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Disturbing News from NOVA


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I know some of the guys that went to NOVA this year, and heard reports from the top tables, and what I am hearing is very disturbing. 

People deploying their units 2" apart to gain an advantage. Losers accusing their opponent of slow playing just to complain. Rolling a questionable charge and then moving the models super fast before the distance can be properly measured. Re-rolling dice for no reason because they don't like the first result. Moderators having to threaten disqualification.

I heard of one incident where a moderators made a call that is the wrong rule. That is very disappointing. If you are a moderator you should know your rules in and out. I know people are only human but I've actually heard this from other tournaments as well. A wrong ruling can ruin someones entire tournament, we need to have serious legit GM's at our major tournaments. The first time GW came to LVO and was moderating, it was great - they pulled out the book and cited the rule with every ruling. This is the kind of GM we need at major tournaments.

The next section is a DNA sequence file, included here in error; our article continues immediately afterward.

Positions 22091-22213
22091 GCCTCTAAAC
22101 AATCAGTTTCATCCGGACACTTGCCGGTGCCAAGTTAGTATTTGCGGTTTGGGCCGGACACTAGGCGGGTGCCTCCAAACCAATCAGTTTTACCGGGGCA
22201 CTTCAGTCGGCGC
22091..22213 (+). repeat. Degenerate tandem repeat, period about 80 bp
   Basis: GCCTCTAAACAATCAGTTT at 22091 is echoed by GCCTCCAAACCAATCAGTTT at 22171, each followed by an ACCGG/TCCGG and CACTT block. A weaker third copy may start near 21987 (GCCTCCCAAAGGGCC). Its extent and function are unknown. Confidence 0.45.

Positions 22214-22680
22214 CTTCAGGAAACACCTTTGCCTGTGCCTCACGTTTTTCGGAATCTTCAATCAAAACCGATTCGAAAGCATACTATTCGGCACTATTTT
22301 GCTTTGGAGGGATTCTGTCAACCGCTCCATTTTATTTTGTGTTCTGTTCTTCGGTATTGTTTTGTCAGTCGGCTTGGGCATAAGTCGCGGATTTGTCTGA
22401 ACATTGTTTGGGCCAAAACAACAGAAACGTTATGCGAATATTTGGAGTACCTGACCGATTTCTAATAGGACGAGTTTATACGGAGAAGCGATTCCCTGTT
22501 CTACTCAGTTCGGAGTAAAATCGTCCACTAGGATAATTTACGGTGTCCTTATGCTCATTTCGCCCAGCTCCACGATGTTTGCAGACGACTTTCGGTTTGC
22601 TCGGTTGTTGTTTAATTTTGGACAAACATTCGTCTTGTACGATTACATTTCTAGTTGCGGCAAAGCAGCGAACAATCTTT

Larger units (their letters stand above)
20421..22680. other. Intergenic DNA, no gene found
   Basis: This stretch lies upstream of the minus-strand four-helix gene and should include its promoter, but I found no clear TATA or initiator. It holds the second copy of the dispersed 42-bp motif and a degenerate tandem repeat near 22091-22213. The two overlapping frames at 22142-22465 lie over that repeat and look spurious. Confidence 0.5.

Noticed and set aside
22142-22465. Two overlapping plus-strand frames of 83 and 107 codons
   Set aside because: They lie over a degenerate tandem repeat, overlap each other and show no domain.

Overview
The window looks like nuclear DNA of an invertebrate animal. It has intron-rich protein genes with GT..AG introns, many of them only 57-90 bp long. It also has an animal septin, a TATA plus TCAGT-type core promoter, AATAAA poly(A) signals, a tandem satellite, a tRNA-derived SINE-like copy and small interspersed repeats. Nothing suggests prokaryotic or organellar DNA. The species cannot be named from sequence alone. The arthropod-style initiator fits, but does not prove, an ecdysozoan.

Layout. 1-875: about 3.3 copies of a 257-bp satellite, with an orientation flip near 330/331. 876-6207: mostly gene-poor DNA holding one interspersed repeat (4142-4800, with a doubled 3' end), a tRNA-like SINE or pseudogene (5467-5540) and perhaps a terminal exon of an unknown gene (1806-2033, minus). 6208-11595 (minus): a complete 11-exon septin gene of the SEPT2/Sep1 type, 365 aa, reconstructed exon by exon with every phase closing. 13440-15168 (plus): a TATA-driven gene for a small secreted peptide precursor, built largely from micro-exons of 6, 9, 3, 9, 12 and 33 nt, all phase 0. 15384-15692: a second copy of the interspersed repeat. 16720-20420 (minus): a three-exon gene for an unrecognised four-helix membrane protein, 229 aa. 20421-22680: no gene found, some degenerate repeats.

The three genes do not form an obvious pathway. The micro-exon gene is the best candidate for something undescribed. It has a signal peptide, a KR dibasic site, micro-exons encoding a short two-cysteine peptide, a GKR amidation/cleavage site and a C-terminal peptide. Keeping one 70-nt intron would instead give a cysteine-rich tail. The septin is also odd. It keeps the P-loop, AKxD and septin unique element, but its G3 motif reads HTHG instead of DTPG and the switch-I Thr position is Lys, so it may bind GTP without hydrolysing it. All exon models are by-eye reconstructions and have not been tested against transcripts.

Sportsmanship is extremely important. At NOVA, sportsmanship was a 1-5 rating on the sheet - the sheet that you have to walk up and hand in together. This prevents you from being anonymous in any way. This is a very bad system. 

This is just the tip of the iceberg. I only know some of the people who played. One of the reasons I go to AoS tournaments and not 40k is because I hear all kinds of this stuff from 40k but not really AoS. You get the over competitive guy now and again but its not something you should just expect every tournament. Seems like the sportsmanship is going downhill. I really hope that tournaments start to properly promote sportsmanship and not let tournaments totally degrade to some kind of slug-fest.